By Lisa Buscani
we are out, on the street, in Brooklyn. The boyfriend and I pass
our favorite Italian place that we're sure is Mafioso. The waiters
look like they can serve up the specials, then dismember you and
scatter the parts.
stroll along as a cab pulls up and a man gets out. He's puffed up
and overly manicured, but his hair and his clothes are completely
out of time, like tradition is his life raft. Like he's down to
just his heritage. He gets out of the street door and walks around
to the sidewalk door, opens it and pulls his female companion out
by her hair and dumps her to the ground. We hear her head crack
on the curb. She moans belatedly like booze cushions it a bit.
at my feet, she's a lump, a tangle; and I say omigod because that's
what humans say at moments like this. And the man whips around and
says, "Shut up! Shut up! I will kill you, I will kill everyone
who looks like you. I will kill your family."
such is Brooklyn.
is like Chicago, minus the space. Emotion minus space usually means
cruelty. Think of that one psychological experiment where they added
more and more rats to the box, they just jammed more and more rats
into the box and it wasn't long before the rats bit back, before
they sank their teeth into a weaker neck to try and make their space.
the man heaves and stares at me, his companion moans and tries to
rise and their cabbie wishes he was someplace else entirely. I feel
the boyfriend take me by the elbow. Keep walking, Lisa, keep walking.
walk past the precinct house in our neighborhood and I'm worrying
and worrying the whole thing like a drooling bulldog with his mangled
chew toy. Wondering, you know. What could we have done? There's
a cop outside the building. He looks like a million guys in Brooklyn,
brunette and all gut. But he'll stand up when you ask him to, that's
why they pay him the big bucks. I ask him what we should have done.
pulls on his belt. "Wait for us."
what if she's bleeding. What if he's beating her to death?"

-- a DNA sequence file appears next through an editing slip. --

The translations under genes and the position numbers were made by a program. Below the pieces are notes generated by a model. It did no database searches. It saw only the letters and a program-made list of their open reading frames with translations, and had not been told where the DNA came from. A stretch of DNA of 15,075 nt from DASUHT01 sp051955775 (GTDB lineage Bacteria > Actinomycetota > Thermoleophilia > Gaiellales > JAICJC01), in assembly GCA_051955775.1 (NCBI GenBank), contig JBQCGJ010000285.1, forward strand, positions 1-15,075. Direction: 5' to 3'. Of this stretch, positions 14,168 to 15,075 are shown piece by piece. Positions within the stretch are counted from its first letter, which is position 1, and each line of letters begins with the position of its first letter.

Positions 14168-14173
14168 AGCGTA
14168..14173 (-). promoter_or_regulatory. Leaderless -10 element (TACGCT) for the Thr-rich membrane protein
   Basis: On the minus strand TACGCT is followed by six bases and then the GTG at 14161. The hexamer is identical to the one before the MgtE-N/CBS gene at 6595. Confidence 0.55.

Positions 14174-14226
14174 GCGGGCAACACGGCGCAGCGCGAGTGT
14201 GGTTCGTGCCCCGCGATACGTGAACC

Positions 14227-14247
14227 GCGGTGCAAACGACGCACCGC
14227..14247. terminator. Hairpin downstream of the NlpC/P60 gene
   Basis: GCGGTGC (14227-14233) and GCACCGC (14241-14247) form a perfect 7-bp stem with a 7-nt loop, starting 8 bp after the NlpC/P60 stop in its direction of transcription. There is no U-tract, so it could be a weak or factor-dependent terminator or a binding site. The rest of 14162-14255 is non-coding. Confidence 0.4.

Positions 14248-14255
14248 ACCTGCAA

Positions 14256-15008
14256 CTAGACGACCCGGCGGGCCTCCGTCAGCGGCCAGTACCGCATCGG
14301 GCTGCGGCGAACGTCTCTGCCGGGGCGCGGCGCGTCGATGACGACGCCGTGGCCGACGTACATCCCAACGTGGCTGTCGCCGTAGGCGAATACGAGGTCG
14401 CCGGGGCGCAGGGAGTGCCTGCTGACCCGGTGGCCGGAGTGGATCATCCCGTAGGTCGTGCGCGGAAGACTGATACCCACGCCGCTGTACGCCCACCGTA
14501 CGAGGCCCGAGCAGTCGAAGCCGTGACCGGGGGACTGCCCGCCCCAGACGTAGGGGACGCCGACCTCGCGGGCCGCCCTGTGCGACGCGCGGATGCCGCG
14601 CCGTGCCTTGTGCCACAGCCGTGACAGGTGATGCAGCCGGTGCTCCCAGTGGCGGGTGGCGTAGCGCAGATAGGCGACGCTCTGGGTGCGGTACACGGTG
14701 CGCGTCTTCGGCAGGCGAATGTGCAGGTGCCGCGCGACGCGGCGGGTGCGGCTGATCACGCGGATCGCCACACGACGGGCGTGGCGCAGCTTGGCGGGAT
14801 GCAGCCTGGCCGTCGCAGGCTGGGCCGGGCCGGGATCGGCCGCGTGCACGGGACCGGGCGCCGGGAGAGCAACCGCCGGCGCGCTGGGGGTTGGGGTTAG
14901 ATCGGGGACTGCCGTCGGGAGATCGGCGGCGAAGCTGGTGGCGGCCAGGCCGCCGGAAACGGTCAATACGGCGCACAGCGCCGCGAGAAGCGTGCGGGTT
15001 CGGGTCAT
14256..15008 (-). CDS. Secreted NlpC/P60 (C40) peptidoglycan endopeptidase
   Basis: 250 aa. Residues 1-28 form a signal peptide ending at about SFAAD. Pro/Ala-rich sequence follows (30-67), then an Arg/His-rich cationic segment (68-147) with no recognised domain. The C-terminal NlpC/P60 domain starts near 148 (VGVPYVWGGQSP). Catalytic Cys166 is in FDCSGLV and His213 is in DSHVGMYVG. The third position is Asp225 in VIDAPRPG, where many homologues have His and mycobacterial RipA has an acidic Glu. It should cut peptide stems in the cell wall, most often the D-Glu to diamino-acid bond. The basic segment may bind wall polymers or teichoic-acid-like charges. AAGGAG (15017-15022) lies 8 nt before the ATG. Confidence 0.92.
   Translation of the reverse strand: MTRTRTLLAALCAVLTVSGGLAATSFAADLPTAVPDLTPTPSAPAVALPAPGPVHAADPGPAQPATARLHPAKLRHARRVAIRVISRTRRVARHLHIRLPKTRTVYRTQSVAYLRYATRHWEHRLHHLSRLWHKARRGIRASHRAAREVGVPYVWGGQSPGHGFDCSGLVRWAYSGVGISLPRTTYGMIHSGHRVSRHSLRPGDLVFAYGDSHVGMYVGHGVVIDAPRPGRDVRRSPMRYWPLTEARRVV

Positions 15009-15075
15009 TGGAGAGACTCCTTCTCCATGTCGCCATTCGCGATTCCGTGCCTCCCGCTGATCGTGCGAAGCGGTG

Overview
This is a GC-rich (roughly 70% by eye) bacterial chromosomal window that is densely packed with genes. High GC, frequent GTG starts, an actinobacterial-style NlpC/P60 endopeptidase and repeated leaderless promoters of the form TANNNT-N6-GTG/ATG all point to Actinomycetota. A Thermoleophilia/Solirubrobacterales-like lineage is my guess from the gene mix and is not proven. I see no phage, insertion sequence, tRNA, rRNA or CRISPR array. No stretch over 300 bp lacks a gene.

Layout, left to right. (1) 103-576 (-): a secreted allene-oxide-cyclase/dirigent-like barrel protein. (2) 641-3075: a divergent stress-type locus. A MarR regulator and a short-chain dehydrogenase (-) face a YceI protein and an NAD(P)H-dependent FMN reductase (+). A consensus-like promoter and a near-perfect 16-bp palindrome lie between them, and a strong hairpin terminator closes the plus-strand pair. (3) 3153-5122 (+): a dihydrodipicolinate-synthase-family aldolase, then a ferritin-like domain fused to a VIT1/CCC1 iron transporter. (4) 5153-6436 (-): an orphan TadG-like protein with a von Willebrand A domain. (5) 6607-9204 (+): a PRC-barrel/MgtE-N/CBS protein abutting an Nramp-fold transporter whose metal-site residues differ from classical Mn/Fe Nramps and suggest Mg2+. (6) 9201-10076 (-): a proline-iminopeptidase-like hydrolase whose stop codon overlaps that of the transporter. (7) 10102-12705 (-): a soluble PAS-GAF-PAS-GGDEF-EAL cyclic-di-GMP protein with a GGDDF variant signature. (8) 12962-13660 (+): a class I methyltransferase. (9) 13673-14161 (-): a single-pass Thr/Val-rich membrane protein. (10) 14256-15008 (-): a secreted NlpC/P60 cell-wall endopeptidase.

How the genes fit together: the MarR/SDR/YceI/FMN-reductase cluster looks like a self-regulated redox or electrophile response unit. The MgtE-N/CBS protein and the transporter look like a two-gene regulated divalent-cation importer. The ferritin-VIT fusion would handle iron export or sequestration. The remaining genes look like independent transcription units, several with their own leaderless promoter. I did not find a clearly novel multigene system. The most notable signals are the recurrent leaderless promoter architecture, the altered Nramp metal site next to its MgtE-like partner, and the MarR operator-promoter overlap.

for us. Look. If we don't like to take domestic calls, and we don't,
we certainly wouldn't expect you to handle it. All you can do is
call us and wait. You just have to wait."
across the street and see the woman from the cab, tottering in her
six-inch pumps, whimpering and nursing her head.
jeez, here comes trouble," the cop says, like he knows her.
too. I recognize her now, from around the neighborhood. She's a
stripper when she's feeling legal, a straight-on sex worker when
she's not. That's what they say, the boys in the wife-beater tees
after they watch her walk by. They usually watch her a good long
industry activists have started movements to change the way this
woman is perceived. They see her as a woman empowered, a woman who
recognizes her gifts and exploits them for all they're worth. She
embraces her sexuality and is stronger for it. But the activists
are rarely there when the power is revoked. Like tonight. That's
where the cops come in. That's where you call and wait.
cop looks at her and shakes his head. I tell him who she is and
he says, "Yeah, Christine. That's the way she lives it. What
can you do?"
I'm thinking, you can haul your doughnut-puffy butt across the street
and see if she's alright, you can see if she wants medical attention,
you can see if she wants to file a complaint. And I'm waiting for
that glorious feeling to crawl up my spine and blow out the top
of my head. I want my anger with me when I give the man a piece
of my mind.
the cop watches the woman teeter down the street and I notice his
shoulders sag. He puts his hand in his pockets and suddenly looks
bone tired, like he's so weary he could cry. And I can't be angry
with him. What can he do when someone he's responsible for keeps
putting herself in harm's way again and again? What happens when
his well of good will run dry? Sure, her protection is his job.
But he can't give what he ain't got.
walking. I don't feel angry. I feel a bit ashamed that my anger
is such a finicky creature. I wish it would come on and take me
someplace. Anyplace but here.
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